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Toronto FC only really have one major problem to fix against Montreal

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The Reds did not execute at the Big O but do not need to drastically rethink their game plan.

MLS: Eastern Conference Championship-Toronto FC at Montreal Impact Dan Hamilton-USA TODAY Sports

On the biggest night - until next week - in their history, Toronto FC’s game plan went out the window.

“Nothing went how we would have liked tonight,” Michael Bradley said after the Reds had come back from 3-0 down to score two away goals and take a manageable one-goal deficit out of the first leg of their Eastern Conference final against the Montreal Impact.

“Nothing went how we planned, nothing went the way we prepared - but that’s football sometimes, and you don’t get anywhere if you can’t play on those days.”

“I think we played into their hands a little bit,” Drew Moor added.

TFC knew exactly what was coming at the Olympic Stadium, and yet Montreal’s notorious counter-attacking style was as devastating as ever.

They had even experienced a version of it a year earlier, when Montreal raced into a 3-0 lead they were able to hold on to in the Eastern knockout round. A big problem for Toronto on that occasion was their inability to pick up Patrice Bernier, who was given license to leave his two midfield partners and find space between the Reds’ defence and midfield.

Twelve months on, Bernier set up Dominic Oduro’s opening goal before 10 minutes had passed by doing precisely the same thing.

No Toronto player was close enough to Hassoun Camara to challenge the first pass. No one picked up Bernier in time, and there was space for him to operate in because the Toronto defence had dropped off. Nick Hagglund was caught between trying to cut out Bernier’s pass and cover Oduro, and ended up doing neither.

Last year, Bernier was so effective because he was able to tear right through the middle of Toronto’s 4-4-2 formation, with Montreal’s 4-3-3 leaving Bradley and Benoit Cheyrou overmatched in midfield. This time around, Greg Vanney will probably have been hoping that TFC’s 3-5-2 setup would allow Bradley to track Bernier in his deeper role while Jonathan Osorio and Armando Cooper applied pressure higher up the field.

I wrote about the importance of Osorio and Cooper before the match but what I did not anticipate was the effect of the Olympic Stadium pitch. Its size made it impossible for the two of them to close off passing lanes as they had done against New York City, leaving Bradley firefighting exactly as he had been in 2015. The Yankee Stadium field looks miniature in comparison:

TSN
TSN

Yeah.

As soon as this became apparent, Toronto could have eased their attempts to win the ball high up the field and had Cooper drop in alongside Bradley to form a two-man shield that better filled the vast space. Vanney spotted it - “[Bernier] was forcing our back three to have to adjust a little bit, and if we picked up the run then it was freeing up the wingers” - but before he had time to really take in what he was seeing and make a change, Montreal had turned their first two chances into a 2-0 lead.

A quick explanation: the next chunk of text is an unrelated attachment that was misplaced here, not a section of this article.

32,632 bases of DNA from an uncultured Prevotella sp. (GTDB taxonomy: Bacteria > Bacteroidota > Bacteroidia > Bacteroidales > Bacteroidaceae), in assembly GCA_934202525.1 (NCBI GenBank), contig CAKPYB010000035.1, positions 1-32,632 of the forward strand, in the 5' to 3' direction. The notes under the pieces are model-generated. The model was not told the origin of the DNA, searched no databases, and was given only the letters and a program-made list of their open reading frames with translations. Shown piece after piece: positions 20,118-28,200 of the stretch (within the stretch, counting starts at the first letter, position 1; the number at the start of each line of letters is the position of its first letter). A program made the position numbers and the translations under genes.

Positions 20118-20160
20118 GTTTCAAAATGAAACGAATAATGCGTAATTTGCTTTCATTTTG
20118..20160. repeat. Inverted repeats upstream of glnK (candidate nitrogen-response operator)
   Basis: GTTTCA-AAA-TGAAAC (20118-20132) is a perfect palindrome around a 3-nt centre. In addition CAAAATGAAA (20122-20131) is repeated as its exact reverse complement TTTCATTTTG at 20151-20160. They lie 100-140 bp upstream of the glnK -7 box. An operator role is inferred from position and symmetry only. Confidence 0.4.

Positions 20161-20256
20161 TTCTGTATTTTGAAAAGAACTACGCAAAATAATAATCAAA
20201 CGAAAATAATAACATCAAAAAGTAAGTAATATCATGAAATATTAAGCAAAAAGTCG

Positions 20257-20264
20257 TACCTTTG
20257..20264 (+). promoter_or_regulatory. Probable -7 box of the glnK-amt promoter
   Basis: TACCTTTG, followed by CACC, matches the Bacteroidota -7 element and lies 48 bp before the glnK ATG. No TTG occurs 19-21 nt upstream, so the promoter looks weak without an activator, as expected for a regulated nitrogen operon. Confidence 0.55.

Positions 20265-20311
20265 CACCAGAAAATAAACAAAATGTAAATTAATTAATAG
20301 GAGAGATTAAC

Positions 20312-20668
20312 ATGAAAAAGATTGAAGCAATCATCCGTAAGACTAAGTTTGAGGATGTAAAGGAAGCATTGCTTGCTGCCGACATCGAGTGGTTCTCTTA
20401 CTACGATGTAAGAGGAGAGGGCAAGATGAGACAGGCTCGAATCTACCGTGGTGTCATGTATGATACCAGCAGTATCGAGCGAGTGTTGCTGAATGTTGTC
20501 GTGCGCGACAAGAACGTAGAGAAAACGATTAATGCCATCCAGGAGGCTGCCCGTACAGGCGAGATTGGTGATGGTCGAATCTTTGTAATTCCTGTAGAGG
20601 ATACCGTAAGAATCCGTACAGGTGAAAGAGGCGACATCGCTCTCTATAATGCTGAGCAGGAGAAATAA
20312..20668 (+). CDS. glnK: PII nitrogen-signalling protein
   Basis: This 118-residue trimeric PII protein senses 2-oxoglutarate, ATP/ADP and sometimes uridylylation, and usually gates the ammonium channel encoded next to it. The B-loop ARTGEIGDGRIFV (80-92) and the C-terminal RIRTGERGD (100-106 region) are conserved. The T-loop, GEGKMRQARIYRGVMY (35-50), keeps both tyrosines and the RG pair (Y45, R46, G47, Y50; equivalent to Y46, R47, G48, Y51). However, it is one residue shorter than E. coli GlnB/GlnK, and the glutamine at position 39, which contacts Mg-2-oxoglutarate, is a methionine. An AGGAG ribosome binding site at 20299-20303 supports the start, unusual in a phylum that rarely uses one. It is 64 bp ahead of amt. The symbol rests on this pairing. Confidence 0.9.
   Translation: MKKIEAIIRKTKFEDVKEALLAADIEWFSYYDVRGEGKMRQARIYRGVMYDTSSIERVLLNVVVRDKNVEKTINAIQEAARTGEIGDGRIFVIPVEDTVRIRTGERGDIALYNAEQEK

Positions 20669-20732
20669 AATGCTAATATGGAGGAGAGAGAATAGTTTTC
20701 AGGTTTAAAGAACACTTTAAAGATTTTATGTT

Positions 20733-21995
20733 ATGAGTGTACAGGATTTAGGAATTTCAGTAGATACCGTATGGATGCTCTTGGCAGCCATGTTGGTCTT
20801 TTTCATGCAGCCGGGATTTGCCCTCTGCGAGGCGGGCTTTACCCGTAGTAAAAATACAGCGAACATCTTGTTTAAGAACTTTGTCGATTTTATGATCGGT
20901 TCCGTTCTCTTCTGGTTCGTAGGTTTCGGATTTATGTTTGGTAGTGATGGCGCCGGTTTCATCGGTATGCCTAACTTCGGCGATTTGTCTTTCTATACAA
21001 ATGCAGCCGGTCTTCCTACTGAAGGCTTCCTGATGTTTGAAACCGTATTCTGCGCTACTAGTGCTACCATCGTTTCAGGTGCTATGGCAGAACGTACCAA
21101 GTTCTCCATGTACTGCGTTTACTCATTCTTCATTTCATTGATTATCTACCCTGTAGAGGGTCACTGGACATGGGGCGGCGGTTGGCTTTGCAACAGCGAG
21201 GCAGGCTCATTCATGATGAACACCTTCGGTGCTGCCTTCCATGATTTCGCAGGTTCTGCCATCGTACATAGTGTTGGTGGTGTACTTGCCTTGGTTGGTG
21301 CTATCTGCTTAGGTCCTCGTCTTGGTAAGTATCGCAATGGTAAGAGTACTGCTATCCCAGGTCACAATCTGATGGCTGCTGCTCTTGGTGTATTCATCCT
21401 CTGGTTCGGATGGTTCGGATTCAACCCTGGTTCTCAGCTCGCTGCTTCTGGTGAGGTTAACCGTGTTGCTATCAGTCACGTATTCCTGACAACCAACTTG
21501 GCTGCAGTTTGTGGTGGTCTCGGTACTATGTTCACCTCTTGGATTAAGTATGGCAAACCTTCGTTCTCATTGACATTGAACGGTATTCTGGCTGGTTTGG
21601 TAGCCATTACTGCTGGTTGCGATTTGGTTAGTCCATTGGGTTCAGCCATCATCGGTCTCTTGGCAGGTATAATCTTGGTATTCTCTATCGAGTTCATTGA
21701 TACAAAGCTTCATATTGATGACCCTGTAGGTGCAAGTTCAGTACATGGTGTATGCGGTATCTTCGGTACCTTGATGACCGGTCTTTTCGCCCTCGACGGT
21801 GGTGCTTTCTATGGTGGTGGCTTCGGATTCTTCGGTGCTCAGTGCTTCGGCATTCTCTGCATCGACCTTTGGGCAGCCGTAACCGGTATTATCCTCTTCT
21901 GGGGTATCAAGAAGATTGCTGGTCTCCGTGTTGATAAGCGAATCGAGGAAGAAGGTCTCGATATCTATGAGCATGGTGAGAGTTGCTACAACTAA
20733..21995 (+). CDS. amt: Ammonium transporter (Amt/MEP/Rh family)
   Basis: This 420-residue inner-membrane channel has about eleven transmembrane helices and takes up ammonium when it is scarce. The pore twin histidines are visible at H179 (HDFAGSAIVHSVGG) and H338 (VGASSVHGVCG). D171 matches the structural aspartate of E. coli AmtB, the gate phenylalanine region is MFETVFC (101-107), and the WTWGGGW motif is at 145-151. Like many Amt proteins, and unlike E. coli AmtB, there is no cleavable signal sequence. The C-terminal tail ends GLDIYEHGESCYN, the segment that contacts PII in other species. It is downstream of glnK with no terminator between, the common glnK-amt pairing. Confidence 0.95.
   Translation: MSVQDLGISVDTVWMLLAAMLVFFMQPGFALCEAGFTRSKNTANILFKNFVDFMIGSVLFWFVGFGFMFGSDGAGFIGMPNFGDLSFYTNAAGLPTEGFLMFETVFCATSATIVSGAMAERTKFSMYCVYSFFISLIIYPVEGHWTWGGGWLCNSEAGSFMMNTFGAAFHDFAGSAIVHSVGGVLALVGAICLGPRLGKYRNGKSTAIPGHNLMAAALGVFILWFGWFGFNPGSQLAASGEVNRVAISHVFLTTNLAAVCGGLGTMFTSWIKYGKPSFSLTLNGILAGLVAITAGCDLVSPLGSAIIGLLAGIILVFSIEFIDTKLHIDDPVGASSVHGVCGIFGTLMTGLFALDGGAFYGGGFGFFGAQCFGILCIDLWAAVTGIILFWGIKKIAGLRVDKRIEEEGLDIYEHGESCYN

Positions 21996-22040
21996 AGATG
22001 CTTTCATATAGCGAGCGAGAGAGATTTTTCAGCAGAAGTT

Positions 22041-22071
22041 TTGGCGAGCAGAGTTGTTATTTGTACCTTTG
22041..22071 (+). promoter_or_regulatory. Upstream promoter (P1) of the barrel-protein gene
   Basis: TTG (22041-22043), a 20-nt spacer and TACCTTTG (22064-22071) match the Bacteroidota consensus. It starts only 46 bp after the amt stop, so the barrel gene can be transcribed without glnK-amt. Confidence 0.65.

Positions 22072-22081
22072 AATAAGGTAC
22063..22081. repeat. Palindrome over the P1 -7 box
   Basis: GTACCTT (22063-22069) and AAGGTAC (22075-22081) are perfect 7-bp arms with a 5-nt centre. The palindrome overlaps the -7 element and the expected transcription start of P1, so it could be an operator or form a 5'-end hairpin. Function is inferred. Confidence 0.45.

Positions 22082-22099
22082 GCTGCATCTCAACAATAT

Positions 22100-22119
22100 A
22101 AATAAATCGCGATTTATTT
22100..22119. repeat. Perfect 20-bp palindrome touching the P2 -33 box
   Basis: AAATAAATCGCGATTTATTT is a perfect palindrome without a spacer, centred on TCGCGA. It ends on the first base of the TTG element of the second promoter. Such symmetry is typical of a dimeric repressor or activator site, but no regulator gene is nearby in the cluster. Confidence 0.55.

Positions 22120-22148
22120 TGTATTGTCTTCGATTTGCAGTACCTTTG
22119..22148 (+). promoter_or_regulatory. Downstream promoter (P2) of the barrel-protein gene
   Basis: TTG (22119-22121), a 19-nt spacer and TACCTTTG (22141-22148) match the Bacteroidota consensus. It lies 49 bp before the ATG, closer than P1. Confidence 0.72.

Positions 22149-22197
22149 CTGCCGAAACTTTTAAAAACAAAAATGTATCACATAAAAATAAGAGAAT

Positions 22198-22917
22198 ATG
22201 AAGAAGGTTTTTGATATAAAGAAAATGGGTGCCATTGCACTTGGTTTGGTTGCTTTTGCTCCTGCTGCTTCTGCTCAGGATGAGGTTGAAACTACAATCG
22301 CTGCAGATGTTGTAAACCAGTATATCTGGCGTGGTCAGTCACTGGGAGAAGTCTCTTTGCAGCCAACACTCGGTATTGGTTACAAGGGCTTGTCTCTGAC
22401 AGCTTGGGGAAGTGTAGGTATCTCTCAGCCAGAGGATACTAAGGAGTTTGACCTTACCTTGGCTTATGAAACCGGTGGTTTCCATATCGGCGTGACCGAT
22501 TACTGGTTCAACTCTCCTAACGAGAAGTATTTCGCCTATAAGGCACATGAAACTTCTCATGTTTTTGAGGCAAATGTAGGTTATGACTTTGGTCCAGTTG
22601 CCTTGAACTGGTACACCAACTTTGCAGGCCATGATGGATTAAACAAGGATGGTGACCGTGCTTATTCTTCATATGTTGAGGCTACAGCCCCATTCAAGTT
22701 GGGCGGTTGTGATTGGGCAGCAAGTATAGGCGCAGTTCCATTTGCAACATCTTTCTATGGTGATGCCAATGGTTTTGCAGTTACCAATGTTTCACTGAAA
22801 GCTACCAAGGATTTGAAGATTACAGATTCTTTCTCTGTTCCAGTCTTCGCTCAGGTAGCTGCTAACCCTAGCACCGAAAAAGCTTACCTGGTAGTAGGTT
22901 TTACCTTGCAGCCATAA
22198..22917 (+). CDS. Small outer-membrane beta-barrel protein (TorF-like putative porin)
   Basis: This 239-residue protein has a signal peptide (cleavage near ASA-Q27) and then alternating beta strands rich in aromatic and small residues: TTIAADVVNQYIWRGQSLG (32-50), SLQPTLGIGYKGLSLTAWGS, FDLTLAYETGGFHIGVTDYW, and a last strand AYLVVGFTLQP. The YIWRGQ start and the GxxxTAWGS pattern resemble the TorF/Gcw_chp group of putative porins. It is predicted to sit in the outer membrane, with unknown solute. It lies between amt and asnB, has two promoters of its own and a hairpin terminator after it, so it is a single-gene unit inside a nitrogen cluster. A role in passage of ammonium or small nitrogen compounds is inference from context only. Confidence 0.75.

Eventually, Will Johnson came on for Cooper, tucked in next to Bradley and Toronto had a much more stable platform from which they were able to get themselves back into the tie.

As much as that was a fundamental issue, however, TFC’s problems were otherwise as much a combination of circumstances - such as the pitch, which was not only huge but its turf also hard and fast - and execution as they were strategy. Matteo Mancosu’s second goal came about after a dreadful Steven Beitashour clearance gifted the Impact possession in a dangerous area, while Ambroise Oyongo’s third was a potshot Clint Irwin really should have gathered.

That, in an odd way, is a reason for optimism; Toronto dug themselves a hole mostly because they coped with the unusual environment badly and made stupid errors, not because Montreal’s style is their kryptonite.

“We were in third or fourth gear at the start, we weren’t at the speed we wanted,” Vanney said. “Part of that was we were still moving forward, if you will, when the game had already transitioned and was moving the other way, and so we kept finding ourselves on the wrong side of the game.

“We didn’t quite pressure high enough and we didn’t sit deep enough, we were kind of caught in between,” Moor reflected. “They’re looking for the counter-attack like we talked about and we just got caught out a couple of times, some miscommunication - stuff that really can’t happen at this point.”

There is no need to tear up the 3-5-2, which was so effective against New York City; simply asking Cooper - or Johnson - to operate in a more withdrawn role and playing at BMO Field, rather than in the Olympic Stadium pinball machine, should make a big difference.

In other areas, in fact, the 3-5-2 combated Montreal’s biggest threats rather well. Ignacio Piatti, for example, did not have a shot on target, with the work of the Steven Beitashour-Eriq Zavaleta double team up against him blotted only by Beitashour’s unnecessary, costly error. Mancosu scored with his only shot, and no outfield starter on either team had fewer touches of the ball.

Montreal are a genuine threat to win the MLS Cup because they are capable of capitalising on their opponents’ mistakes like that, but in this case such a wild, unpredictable game felt like a one-off. “They worked really hard to get some of the bounces to go their way in the first 60, 65 minutes,” Moor said. “I don’t think they’re going to be able to do that for another 90 minutes at our place but we have to be relentless, we have to start better, we have to stay organized at the back and obviously take our chances when we get them.”